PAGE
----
The updated Mazda 3 aka Mazda Axela has landed in Japan with deliveries of the new sports compact commencing soon, the company has revealed.
While the Mazda 3 brings with a range of updates and new features, the company is also offering two new clean diesel engine models powered by the SKYACTIV-D 1.5 and the SKYACTIV-D 2.2. Talking about the feature set, the updated Mazda 3 packs G-Vectoring Control – a first in a series of new SKYACTIV-VEHICLE DYNAMICS technologies that provide integrated control of the engine, transmission, chassis and body to enhance the car’s Jinba-ittai feel.
Further, the sports compact also brings with it Natural Sound Frequency Control that reduces diesel knock in the SKYACTIV-D clean diesel engine for a more pleasant engine sound. Then there is the High-precision DE boost control Offers enhanced accelerator responsiveness even in light-load conditions, when the response may be slightly delayed, so the driver feels more in tune with the car. Enhanced Active Driving Display provides driving environment in the top half and information on the vehicle below, reducing confusion.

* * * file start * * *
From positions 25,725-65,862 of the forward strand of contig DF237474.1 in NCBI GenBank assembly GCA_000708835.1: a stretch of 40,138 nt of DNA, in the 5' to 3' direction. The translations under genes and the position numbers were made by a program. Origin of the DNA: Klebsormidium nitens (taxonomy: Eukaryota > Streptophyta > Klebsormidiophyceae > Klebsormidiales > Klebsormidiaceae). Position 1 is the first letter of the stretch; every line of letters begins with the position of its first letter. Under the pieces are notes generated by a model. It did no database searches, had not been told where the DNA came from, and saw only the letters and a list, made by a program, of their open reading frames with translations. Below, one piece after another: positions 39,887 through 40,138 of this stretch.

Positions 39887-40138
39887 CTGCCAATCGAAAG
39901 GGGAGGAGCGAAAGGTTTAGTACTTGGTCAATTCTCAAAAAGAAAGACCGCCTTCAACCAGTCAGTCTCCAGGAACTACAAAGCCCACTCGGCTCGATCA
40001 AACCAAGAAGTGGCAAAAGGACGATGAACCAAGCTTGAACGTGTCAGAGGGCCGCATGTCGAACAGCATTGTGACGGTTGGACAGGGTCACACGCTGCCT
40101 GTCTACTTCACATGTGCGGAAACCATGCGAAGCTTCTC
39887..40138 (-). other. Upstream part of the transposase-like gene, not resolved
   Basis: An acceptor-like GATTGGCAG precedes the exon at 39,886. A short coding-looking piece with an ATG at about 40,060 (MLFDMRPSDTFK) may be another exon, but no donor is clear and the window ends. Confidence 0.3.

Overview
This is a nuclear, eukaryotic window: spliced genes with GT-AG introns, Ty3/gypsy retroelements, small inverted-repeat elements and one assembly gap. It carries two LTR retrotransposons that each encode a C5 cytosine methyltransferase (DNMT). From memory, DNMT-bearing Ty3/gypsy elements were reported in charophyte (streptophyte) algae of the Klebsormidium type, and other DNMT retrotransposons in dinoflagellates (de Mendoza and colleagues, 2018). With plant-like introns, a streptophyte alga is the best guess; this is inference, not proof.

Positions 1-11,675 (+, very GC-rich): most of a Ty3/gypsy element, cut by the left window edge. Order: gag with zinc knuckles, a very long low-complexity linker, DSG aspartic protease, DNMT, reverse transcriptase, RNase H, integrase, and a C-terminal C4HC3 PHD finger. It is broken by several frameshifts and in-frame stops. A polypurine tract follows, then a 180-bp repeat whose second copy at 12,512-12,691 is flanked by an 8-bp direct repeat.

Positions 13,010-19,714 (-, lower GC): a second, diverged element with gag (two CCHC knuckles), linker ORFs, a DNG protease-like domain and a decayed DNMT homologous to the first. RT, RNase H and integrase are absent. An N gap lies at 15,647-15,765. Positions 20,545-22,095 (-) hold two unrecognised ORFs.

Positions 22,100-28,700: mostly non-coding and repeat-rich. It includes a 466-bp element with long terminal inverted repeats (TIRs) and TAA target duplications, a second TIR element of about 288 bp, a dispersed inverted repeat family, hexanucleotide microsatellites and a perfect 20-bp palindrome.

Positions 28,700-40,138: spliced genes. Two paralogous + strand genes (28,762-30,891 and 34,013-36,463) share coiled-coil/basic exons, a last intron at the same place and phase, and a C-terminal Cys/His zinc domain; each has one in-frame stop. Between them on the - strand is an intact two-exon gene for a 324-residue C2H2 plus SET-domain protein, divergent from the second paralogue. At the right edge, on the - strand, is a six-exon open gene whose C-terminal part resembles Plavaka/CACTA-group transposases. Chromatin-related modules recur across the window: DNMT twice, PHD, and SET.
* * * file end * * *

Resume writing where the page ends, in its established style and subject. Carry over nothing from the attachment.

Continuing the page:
As far as the Hazard detection technology goes, the Mazda 3 features Traffic Sign Recognition System that has a forward-sensing camera which picks up speed limit signs and the speed limit is shown on the active driving display; Adaptive LED Headlights for superior visibility of high beams without blinding drivers in oncoming vehicles; and Collision avoidance and damage mitigation that can now detect pedestrians as well as vehicles.
Going into the design aspects, the updated Mazda 3’s exterior design reflects a mature sense of composure and elegance with sporty, high-quality interior design.
“Mazda is striving to become an irreplaceable presence in the lives of our customers, to create a special bond with them and to be a ‘one-and-only’ brand they will choose again and again,” said Masamichi Kogai, Mazda’s President and CEO. “In order to do that, we will continue updating our models with next-generation technologies based on our human-centered development philosophy, without concern for the timing of redesigns. We believe clean diesel engines will continue to be an important environmental technology, and we will work to further popularize them in Japan and around the world.”
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